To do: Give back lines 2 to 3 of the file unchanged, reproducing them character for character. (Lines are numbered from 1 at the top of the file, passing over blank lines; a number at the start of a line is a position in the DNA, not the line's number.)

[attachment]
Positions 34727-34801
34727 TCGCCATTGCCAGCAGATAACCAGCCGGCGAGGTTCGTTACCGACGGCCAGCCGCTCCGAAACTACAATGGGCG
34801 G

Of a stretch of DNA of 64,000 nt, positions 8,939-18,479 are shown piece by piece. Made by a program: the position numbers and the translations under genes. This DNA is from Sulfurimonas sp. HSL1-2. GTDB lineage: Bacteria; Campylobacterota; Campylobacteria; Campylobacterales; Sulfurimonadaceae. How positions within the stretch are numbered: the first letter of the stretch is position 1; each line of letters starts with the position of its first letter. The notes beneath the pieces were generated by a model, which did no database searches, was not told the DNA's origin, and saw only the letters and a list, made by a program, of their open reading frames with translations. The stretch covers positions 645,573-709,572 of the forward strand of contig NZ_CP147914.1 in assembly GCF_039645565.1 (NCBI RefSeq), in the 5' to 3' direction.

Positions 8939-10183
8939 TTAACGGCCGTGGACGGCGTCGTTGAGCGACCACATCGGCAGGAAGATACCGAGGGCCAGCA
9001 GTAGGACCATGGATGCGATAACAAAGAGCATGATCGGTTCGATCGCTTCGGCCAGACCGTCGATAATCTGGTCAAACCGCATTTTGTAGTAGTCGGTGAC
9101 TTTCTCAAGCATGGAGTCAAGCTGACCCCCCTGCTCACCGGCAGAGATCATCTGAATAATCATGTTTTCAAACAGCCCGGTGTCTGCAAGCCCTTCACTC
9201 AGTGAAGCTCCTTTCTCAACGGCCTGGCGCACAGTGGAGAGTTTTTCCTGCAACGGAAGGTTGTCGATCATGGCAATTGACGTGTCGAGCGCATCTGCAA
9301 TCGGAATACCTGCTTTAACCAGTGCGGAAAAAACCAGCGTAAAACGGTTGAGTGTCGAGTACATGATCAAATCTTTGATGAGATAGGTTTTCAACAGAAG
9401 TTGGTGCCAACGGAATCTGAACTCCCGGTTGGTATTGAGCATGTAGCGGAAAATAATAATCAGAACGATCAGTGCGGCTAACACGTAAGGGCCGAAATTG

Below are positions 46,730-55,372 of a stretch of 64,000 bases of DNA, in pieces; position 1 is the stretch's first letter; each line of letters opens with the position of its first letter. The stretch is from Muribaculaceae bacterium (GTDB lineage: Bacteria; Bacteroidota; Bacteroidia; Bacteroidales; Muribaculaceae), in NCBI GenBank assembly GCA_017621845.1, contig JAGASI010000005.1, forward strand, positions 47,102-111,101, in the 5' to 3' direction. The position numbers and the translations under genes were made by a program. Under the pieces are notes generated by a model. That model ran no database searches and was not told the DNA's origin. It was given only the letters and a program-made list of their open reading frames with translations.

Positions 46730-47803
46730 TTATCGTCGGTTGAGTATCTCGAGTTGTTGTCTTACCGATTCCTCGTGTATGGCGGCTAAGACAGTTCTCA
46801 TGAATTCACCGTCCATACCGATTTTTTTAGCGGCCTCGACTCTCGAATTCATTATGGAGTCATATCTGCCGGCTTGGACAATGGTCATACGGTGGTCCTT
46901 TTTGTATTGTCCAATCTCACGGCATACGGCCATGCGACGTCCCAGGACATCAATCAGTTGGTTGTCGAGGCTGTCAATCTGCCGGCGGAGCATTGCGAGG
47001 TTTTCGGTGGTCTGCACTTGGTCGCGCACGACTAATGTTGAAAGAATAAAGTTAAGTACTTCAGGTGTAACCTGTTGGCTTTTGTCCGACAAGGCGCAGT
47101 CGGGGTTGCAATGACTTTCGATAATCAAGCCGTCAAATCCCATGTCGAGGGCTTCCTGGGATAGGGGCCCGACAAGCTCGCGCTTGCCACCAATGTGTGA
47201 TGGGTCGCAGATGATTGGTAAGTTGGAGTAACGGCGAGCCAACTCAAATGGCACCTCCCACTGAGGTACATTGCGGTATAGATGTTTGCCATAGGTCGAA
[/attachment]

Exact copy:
34727 TCGCCATTGCCAGCAGATAACCAGCCGGCGAGGTTCGTTACCGACGGCCAGCCGCTCCGAAACTACAATGGGCG
34801 G